“The next day, Mike woke me up very early in the morning. He was already ready to go out and cover.
That is how I will remember you Ninong Mike. Always ready, always eager, and always happy to be out on the field even after being in the industry for decades,” Tima wrote.
“The void you left will never be filled. Thank you for over a half century of service to our beloved industry,” he added.
Ramona dela Paz, a television producer who worked with Mike for his segment, “Imbestigador ng Bayan,” said she will never forget the veteran journalist’s professionalism and proficiency in reporting.
“Nangangapa pa ko noong una. Pero pagdating na pagdating niya, sinabi niya agad kung ano ang gusto niyang makunan and everything just flowed smoothly (At first, I was still unsure about my work. But when he arrived, he immediately listed what he wanted to capture and everything just flowed smoothly),” Dela Paz said, recalling her first day working with Mike in 2012.
“Bilib na bilib na ako sa kanya noon, lalo na habang pinapanood ko siya during live. He delivered beyond the script. Ang natural para sa kanya. Ganoon pala ang feeling makatrabaho ang nag-iisang Mike Enriquez,” she added.
(I was so amazed by him at that time, especially when I was watching him live. He delivered beyond the script. It felt so natural for him. That day I knew how it felt to work with the one and only Mike Enriquez.)
Dela Paz and Mike spent the next years working together with reports on Super Typhoon Yolanda, Traslacion (Feast of the Black Nazarene), and Undas (All Saint’s Day), among other countless coverages. Dela Paz said she would miss Mike who showed her nothing but generosity and affection.
Unknown to many, Mike also stood as a godfather to countless of his colleagues. He did not fall short in imparting wisdom to his fellow journalists and godchildren.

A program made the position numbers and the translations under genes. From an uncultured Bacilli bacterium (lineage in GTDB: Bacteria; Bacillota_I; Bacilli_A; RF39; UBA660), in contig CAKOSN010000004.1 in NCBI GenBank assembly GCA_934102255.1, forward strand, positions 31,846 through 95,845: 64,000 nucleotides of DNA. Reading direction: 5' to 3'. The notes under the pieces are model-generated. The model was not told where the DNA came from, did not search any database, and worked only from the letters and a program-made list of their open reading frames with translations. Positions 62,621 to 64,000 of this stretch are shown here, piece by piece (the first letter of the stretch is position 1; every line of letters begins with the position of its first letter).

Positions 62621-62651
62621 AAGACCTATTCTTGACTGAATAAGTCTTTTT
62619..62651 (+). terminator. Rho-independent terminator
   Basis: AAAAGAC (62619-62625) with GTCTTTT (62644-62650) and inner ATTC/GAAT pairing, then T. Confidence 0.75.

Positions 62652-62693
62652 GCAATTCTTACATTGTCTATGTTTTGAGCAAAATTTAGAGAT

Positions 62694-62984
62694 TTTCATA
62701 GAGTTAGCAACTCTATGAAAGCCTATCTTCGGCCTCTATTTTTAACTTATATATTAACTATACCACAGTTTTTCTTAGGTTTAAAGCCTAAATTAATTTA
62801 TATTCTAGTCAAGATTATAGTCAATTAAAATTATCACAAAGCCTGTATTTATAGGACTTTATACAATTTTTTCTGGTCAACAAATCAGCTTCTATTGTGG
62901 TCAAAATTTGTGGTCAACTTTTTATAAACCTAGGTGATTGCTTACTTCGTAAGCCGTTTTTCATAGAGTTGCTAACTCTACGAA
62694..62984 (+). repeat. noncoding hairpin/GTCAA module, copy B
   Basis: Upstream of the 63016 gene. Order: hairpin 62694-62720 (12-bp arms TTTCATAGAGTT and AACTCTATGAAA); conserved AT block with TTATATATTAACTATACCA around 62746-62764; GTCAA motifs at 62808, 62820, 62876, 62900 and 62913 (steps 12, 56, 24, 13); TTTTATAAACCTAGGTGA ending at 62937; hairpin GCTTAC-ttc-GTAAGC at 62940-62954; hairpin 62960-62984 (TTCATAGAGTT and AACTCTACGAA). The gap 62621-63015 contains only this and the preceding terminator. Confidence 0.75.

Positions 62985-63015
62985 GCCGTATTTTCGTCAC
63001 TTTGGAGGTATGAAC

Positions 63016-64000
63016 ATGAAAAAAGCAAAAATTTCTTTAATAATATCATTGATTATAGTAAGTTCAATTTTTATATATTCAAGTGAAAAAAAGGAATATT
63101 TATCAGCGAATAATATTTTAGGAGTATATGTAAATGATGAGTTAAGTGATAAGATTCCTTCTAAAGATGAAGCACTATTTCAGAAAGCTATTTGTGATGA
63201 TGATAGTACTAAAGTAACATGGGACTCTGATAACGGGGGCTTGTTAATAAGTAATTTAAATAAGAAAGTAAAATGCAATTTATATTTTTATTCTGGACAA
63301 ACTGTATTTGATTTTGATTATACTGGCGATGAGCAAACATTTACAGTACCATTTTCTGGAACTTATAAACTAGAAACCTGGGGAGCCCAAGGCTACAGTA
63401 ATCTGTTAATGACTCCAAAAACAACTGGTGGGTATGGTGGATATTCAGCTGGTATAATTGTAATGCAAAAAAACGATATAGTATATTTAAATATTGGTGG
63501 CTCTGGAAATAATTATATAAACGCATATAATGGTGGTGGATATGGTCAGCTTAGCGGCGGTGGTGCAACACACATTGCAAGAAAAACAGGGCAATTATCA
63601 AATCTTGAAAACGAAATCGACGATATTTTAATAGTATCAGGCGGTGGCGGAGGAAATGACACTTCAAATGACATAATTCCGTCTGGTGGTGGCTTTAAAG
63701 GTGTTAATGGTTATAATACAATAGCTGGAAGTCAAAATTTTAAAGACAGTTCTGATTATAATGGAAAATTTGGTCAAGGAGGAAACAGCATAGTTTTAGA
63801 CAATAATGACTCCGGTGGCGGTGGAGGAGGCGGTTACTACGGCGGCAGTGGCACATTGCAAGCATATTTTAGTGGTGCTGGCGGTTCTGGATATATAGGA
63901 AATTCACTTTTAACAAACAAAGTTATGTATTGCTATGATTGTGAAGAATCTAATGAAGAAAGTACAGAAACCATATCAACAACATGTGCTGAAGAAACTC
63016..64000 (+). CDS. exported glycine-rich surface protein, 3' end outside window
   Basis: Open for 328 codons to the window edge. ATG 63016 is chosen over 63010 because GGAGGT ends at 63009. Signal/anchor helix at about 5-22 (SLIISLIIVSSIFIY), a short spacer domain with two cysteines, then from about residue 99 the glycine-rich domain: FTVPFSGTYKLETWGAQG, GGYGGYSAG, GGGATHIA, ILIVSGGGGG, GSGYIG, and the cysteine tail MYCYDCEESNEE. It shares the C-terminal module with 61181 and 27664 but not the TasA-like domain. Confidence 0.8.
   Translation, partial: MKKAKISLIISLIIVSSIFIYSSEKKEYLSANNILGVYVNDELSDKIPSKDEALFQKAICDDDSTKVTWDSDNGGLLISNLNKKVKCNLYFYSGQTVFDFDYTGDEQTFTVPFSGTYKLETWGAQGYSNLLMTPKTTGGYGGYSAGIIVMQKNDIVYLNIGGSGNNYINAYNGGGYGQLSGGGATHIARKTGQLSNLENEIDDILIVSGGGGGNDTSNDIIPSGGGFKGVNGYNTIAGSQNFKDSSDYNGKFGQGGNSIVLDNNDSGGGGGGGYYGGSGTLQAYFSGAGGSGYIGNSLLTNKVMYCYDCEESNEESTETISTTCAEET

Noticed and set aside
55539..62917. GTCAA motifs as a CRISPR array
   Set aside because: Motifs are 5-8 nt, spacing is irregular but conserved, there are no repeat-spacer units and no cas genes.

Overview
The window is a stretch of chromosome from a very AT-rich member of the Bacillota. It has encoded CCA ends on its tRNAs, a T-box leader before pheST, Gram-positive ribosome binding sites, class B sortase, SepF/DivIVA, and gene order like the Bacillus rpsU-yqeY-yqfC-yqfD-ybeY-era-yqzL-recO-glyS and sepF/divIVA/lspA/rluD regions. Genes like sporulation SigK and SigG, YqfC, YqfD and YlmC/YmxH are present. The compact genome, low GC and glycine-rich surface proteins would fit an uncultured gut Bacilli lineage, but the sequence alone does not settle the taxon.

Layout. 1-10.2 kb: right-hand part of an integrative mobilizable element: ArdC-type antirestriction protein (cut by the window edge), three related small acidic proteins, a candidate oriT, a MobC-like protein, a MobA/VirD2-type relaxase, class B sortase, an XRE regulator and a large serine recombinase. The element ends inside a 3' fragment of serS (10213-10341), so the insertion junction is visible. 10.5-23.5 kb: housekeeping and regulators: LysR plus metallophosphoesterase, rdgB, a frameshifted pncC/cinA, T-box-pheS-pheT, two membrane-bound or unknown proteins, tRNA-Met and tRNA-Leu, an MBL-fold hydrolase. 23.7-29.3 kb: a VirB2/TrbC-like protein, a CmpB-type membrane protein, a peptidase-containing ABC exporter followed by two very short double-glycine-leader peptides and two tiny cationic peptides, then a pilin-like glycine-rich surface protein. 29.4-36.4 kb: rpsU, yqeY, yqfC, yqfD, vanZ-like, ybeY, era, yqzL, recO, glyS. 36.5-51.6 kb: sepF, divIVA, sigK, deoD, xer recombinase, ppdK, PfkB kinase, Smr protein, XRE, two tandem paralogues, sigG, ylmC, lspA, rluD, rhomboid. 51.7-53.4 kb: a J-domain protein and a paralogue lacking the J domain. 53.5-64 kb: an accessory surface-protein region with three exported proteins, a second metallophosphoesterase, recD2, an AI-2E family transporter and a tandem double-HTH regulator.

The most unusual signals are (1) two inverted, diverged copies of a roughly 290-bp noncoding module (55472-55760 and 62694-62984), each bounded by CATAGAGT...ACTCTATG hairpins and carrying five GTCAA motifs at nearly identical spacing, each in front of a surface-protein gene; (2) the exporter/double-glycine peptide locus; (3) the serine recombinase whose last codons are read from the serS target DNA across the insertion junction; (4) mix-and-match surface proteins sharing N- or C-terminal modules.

Mariz Umali, Tima’s wife, said she will always remember their ninong as “always very encouraging and always having words of wisdom to share.”
“I recall the moment when I first anchored 24 Oras with you – your very words when you saw me as you entered the studio (was) ‘It’s about time!’ Those words resonated deeply, an encouragement that ignited the flame in my young journalist heart,” Umali said in her tribute post.
Umali added that Mike extended his “wisdom beyond the mic,” and gave her and Raffy important counsel about marriage.
“Simple lang ang bilin ‘nyo po sa amin ni Raffy Tima noong ikasal kami – na kahit mag-asawa na kami, ‘wag naming kalilimutang mag-date pa rin lagi, mag-holding hands pa rin lagi, at lalong pagtibayin ang aming pagiging magkaibigan (Your advise was very simple when Raffy and I got married – even after we had tied the knot, to not forget to always go out on dates, always hold hands, and strengthen our friendship all the more),” Umali said.
Nessa Valdellon, senior vice president for GMA Pictures and concurrent first vice president for Public Affairs, said she will always remember all the arguments and laughter she had with Mike, whom she worked with for a long time. Valdellon, in a Facebook post, reminisced how Mike took a 12-hour ride to Ilocos region, from an event in Makati City, just to be godfather to her wedding.
The GMA executive said she and her husband used to talk about their ninong as he delivered the nightly news. Valdellon added that her son learned how to speak Filipino by listening to Mike.
The veteran journalist was also a godfather to journalists Rida Reyes and Cedric Castillo.
Reyes said Mike was “a constant source of encouragement, a fount of wisdom” to them, and “had the gift of humor.” The former GMA reporter said that even though Mike was unwell and undergoing treatment at the time of her wedding, the veteran journalist made an effort to witness her union with Castillo.
Their ninong even admonished her husband: “‘Pag pinaiyak mo si Rida, hindi kita tatantanan (If you hurt Rida, I will hunt you down)!”
Mike left not only a remarkable legacy in journalism, but also an indelible mark on the lives of people he worked with, influenced, and inspired. – Rappler.com